Forty years of modern composition and what this music means to me
A timpani roll. Another, higher. This is a whole sequence of timp rolls – almost a motif. Now a viola. Timpani and viola; a crazy combination, but it might just work. That was almost the motif again – the viola has played three notes in similar pattern, up, down. The melody grows broader, I’m reminded of Vaughan Williams’ The Lark Ascending.
A chord on the celeste.
Some rolls on temple blocks. The viola keeps exploring a territory of wide intervals, like birdsong in canyons.
That celeste chord again. At least, I think it’s the same.
Now a choir, and those timp rolls return in the background. Extracts from a chant or chorale that’s in no hymn book from this planet.
More viola, and another celeste chord; and three deep celeste notes. Seven chords from the choir, each covering a wider harmonic range; then two chord changes – these ones are new.
To my ears Morton Feldman is one of the greatest composers of the 20th century. More than most recent composers, but similarly to Bach, his artistic vision was complete and unified, but infinitely varied. The opening minutes (that’s the first five I’ve described there) are extremely fragmentary – musical events occur, in unpredictable sequence. Everything sounds surprising, everything sounds almost like something we’ve had before.
Celeste chord, viola note. Together. Once without celeste. Together. And again, but the chord and note are different. Seven more times, seemingly the same, but never quite where you expect them in the bar. Were they the same? Can I trust what I’m hearing, what I’m remembering?
Of the whole piece, these three minutes are perhaps most typical. Feldman often talked of ‘crippled symmetries’ – one piece even has this title – in which repetitions, symmetries, are ‘crippled’ through subtle and continual change. This is not the phase-like changes of Reich’s or Glass’s patterns in which continual process evolves one musical idea into another. Feldman’s changes are wilful, enforced one by one, to no discernible sequence, and certainly no predictable process. If Reich plays a God who creates beauty in system and order, Feldman’s God creates it in weakness and deformity. His is the God of Kafka and Beckett: “Slept, woke, slept, woke, miserable life.”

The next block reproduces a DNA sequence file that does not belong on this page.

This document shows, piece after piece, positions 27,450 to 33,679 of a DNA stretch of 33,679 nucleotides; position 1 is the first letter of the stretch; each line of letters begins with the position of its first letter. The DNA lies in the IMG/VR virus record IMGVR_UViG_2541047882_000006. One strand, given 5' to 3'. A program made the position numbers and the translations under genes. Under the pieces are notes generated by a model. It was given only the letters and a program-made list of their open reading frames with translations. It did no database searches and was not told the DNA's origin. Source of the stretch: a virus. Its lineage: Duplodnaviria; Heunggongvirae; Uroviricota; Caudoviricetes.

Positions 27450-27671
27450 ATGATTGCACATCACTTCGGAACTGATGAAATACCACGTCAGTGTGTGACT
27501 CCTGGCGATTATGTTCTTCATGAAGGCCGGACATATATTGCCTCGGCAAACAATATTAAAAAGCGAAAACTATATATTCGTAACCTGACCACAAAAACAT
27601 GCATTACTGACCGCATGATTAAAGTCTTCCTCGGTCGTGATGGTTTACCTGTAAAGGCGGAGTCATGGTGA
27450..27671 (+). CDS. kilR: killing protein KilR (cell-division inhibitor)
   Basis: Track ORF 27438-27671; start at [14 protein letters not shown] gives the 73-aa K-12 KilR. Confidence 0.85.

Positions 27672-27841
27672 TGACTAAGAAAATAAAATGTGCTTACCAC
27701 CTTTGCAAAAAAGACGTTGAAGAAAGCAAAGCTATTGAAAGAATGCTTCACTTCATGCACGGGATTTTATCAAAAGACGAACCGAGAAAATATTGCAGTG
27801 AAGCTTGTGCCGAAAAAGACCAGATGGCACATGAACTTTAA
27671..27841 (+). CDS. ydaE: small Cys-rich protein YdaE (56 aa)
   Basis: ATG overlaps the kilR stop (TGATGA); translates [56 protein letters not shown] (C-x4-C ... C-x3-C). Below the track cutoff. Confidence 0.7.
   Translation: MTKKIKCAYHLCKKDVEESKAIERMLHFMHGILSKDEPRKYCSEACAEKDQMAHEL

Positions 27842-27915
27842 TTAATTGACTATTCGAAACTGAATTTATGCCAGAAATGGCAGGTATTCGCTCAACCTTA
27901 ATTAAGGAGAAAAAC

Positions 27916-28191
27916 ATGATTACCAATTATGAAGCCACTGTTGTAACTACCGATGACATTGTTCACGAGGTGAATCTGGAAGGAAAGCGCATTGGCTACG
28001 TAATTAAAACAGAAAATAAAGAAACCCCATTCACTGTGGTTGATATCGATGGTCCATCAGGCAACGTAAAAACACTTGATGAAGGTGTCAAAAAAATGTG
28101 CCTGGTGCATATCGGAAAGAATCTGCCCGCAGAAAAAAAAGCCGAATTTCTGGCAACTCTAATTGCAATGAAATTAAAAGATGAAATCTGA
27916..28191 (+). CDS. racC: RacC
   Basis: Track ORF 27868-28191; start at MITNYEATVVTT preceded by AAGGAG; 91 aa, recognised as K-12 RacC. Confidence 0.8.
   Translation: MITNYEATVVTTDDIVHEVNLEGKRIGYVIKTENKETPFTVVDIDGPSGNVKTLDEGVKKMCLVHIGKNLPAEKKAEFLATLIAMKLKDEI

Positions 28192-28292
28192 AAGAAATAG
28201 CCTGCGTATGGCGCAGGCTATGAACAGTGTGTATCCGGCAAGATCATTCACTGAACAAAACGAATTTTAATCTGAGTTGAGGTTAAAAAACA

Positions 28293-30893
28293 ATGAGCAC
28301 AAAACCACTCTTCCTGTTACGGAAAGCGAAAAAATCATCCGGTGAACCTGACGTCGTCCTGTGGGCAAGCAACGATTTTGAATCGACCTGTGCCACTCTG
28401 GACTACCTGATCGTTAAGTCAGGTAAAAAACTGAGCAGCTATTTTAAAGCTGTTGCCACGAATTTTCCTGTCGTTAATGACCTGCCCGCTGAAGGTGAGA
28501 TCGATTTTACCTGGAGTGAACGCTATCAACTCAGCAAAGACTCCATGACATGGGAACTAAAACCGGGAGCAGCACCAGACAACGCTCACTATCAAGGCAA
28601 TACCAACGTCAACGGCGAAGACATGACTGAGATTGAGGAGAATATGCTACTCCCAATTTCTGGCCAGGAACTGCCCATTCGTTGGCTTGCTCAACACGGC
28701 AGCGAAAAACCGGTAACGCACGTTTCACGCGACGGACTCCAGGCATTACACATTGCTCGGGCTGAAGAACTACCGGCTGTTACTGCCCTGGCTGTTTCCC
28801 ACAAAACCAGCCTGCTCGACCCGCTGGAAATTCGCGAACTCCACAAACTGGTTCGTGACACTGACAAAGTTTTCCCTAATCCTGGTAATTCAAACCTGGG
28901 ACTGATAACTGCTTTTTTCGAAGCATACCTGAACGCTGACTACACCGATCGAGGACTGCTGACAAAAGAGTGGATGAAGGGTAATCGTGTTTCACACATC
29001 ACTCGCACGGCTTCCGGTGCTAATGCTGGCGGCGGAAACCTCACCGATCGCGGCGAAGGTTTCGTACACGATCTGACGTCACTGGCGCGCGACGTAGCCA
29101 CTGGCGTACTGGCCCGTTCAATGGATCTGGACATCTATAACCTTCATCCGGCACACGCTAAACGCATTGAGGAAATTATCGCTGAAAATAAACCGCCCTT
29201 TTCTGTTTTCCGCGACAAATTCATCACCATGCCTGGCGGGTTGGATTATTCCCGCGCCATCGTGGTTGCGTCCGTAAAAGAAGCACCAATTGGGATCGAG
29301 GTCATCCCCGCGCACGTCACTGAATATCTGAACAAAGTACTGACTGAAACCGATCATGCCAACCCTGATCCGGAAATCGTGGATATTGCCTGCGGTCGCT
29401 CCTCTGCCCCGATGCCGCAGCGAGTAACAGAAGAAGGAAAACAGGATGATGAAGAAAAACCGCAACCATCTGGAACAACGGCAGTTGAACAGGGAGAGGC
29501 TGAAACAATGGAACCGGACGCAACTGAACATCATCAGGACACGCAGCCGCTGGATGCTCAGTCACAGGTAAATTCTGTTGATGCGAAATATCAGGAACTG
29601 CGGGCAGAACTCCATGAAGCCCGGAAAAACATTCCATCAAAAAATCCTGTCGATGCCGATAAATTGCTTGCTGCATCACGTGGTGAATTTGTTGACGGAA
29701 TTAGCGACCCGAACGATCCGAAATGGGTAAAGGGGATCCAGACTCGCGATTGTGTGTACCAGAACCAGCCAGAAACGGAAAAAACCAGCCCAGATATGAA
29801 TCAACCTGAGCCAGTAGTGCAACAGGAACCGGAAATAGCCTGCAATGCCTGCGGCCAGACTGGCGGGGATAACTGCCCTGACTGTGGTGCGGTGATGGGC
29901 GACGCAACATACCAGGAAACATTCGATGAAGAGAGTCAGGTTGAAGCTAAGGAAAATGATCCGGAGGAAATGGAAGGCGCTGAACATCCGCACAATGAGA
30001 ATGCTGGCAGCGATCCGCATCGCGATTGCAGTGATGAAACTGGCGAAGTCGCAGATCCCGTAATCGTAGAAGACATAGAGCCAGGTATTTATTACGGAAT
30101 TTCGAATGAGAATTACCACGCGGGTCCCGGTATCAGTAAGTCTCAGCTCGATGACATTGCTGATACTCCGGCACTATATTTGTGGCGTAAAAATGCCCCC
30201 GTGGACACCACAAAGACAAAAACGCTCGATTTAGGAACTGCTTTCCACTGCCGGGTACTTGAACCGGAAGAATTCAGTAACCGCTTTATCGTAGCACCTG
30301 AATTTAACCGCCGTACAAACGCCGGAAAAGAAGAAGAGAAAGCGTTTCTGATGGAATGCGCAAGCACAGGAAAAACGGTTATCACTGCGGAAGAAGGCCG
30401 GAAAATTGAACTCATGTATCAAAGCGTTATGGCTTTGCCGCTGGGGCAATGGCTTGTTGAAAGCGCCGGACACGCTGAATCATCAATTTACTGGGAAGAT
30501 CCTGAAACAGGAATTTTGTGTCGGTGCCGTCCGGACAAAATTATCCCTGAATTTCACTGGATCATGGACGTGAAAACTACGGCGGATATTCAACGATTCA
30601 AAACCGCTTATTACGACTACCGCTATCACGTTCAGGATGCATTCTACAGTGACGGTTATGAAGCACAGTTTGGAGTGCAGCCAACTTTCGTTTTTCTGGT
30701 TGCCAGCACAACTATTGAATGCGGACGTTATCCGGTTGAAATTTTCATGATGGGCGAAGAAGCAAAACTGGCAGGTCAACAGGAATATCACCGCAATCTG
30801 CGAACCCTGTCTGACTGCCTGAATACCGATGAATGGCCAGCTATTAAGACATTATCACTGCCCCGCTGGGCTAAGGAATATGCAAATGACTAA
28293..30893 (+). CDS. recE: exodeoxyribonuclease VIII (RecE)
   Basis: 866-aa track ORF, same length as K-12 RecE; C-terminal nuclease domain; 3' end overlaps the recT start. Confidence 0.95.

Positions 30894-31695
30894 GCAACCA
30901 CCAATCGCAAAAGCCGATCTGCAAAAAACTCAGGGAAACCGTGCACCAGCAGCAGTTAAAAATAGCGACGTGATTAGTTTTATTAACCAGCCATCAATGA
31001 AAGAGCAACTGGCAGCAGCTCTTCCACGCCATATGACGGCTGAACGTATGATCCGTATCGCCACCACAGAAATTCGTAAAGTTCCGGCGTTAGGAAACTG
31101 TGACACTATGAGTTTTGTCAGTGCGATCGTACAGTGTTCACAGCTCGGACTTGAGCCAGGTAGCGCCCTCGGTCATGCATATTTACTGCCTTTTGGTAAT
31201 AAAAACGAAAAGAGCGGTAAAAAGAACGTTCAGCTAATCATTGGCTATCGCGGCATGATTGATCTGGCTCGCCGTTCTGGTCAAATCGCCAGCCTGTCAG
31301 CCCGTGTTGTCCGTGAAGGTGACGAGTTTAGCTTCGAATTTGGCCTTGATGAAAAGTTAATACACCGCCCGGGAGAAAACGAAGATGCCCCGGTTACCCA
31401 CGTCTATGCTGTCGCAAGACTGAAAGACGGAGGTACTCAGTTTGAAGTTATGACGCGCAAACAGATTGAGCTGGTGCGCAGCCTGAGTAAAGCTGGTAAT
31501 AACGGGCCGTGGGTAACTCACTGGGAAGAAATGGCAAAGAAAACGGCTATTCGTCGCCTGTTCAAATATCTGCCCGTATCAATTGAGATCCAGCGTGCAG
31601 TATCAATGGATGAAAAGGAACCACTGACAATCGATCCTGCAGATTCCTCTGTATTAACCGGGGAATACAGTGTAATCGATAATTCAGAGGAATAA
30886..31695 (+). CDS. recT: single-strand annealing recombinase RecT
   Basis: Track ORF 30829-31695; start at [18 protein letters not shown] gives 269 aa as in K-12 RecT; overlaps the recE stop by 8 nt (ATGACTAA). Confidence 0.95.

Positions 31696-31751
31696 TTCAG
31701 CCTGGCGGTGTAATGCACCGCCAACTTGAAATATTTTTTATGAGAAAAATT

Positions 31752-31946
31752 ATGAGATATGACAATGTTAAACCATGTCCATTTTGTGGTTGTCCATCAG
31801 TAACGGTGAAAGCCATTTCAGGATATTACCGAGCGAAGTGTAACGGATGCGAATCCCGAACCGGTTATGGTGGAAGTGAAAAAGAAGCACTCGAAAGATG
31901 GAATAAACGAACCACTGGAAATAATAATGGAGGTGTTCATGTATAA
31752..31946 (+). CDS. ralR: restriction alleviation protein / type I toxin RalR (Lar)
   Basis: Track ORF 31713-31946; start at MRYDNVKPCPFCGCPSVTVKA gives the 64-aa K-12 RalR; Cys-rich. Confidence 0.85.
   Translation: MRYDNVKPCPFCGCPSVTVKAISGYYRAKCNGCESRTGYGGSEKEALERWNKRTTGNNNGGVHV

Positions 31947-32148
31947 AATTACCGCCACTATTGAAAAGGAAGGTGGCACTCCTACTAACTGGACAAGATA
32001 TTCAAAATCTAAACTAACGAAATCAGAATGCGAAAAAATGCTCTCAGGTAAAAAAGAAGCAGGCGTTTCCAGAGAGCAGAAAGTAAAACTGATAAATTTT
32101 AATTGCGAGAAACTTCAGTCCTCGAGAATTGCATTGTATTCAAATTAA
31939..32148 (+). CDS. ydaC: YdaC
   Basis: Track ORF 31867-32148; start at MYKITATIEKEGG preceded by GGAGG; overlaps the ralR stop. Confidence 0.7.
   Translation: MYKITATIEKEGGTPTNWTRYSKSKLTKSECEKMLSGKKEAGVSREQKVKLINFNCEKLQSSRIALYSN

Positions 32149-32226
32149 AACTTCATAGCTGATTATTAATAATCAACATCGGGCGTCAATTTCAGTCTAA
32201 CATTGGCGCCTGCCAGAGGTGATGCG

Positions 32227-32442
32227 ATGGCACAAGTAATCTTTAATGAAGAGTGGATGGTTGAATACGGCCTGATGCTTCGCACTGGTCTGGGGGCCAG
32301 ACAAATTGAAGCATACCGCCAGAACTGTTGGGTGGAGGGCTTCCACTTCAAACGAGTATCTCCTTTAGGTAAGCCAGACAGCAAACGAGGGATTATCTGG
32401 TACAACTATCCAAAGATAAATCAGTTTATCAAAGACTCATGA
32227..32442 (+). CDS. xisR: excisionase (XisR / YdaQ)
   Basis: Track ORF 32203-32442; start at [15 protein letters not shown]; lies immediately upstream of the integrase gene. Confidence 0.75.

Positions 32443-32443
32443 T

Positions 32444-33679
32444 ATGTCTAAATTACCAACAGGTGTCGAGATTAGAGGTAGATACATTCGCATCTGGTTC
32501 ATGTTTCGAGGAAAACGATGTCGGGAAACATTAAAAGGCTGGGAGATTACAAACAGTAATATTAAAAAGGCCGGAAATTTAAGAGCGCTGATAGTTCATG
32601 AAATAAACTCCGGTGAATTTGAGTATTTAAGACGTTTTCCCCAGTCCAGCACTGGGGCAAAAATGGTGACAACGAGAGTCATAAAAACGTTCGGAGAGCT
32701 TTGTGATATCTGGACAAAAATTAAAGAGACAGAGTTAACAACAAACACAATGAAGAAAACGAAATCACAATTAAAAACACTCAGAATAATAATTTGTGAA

A great swell from choir and timpani. At its climax is an impassioned viola flourish, augmented by tubular bells. A sound of grief, of pain.
But not a third time. Such overt emotion is unusual in Feldman – for a moment he’s almost Richard Strauss – but he turns from it very swiftly.
Was that really pain, then? Can I believe what I felt when I heard it? A few minutes later, there is another tremendous swell from the choir, but this time there is no strident outburst from the viola to dissipate its energy. It hangs heavy in the air. The workings of the music in time, and its interaction with memory create expectations about how it might develop, how repetitions might unfold themselves. But Feldman undercuts these expectations at every turn so that the music both invites us to anticipate its future development, and also to look back to revise our impressions of what we thought earlier moments implied. Time turns to amber.